N.C. Euthanasia Regulations Go Into Effect
|July 7, 2008||Posted by russmead under Gas Chambers|
Last year animal welfare supporters throughout North Carolina called for a legislative review of proposed rules governing euthanasia of dogs and cats at animal shelters in the state.
A non-profit animal welfare organization, the North Carolina Coalition for Humane Euthanasia, opposed what it called "last-minute changes" made by Department of Agriculture officials that took "the teeth out of regulations originally intended to ensure the humane treatment of homeless animals." The rules can be found online by clicking here.
A state law passed in 2005 required the Department of Agriculture to establish standards for the care of animals at animal shelters, boarding kennels, pet shops, and public auctions. The law also required that the department adopt rules on the euthanasia of animals and mandate training for any person who participates in the process. This law can be viewed online by clicking here.
Two years later, the North Carolina Department of Agriculture released a proposed set of regulations.
Thousands of North Carolina citizens responded by submitting verbal and written testimony in opposition to the inhumane and dangerous practice of gassing animals for euthanasia.
The Agriculture Department later published a new draft of proposed rules that required a phase out of the gas chamber by 2012.
However, the final version of the rules removes the phase out requirement and lifts restrictions on the use of the gas chambers for sick, injured and geriatric animals. It also eliminates some requirements related to training and certification of euthanasia technicians.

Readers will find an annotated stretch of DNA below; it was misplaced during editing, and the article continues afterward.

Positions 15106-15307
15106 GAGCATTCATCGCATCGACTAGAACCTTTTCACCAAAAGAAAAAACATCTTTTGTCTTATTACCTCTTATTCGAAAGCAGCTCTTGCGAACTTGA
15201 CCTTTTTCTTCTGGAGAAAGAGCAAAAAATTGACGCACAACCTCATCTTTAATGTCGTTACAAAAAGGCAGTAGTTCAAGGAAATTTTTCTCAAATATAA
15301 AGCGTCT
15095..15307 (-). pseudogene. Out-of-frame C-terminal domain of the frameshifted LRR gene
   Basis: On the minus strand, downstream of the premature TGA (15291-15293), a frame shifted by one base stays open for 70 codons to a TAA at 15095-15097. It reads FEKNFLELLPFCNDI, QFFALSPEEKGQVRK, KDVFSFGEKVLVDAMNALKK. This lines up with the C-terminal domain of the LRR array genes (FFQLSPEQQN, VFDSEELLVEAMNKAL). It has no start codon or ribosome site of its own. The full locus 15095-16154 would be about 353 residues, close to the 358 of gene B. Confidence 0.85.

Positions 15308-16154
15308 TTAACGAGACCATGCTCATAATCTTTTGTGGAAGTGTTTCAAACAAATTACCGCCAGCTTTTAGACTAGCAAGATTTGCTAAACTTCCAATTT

"The Department has violated the public trust by putting one set of rules before the public and then drastically weakening them behind closed doors," said Shari Strader, board member for NCCHE. "The Agriculture Department must be held accountable for failing to meet its responsibility to the public and its mandate to develop humane euthanasia standards for animals."
North Carolina residents’ taxes pay for the salaries of state decision makers, as well as funding county shelters and gas chambers. "I don’t think people realize they are footing the bill for the choices that are being made by the Agriculture Department regarding animal welfare issues and euthanasia methods," states Bobbi Parke, animal advocate. "If they only knew half of what is going on in this arena, and that they actually do have a say in choices that are being made for them, they would all immediately contact the Agriculture Department and demand accountability."
The rules also require shelters using gas chambers to purchase new commercial models. Two North Carolina companies supplying gas chambers to shelters have come under fire, after inspections showed that the machines leaked high levels of carbon monoxide and endangered county employees.
According to NCCHE, "A quarter of a million cats and dogs are killed in North Carolina animal shelters annually. While most jurisdictions now utilize modern euthanasia practices, more than 30 county facilities continue to use the gas chamber. Extreme animal suffering in the gas chamber is well-documented."
These humane concerns were the catalyst for the original rule making process.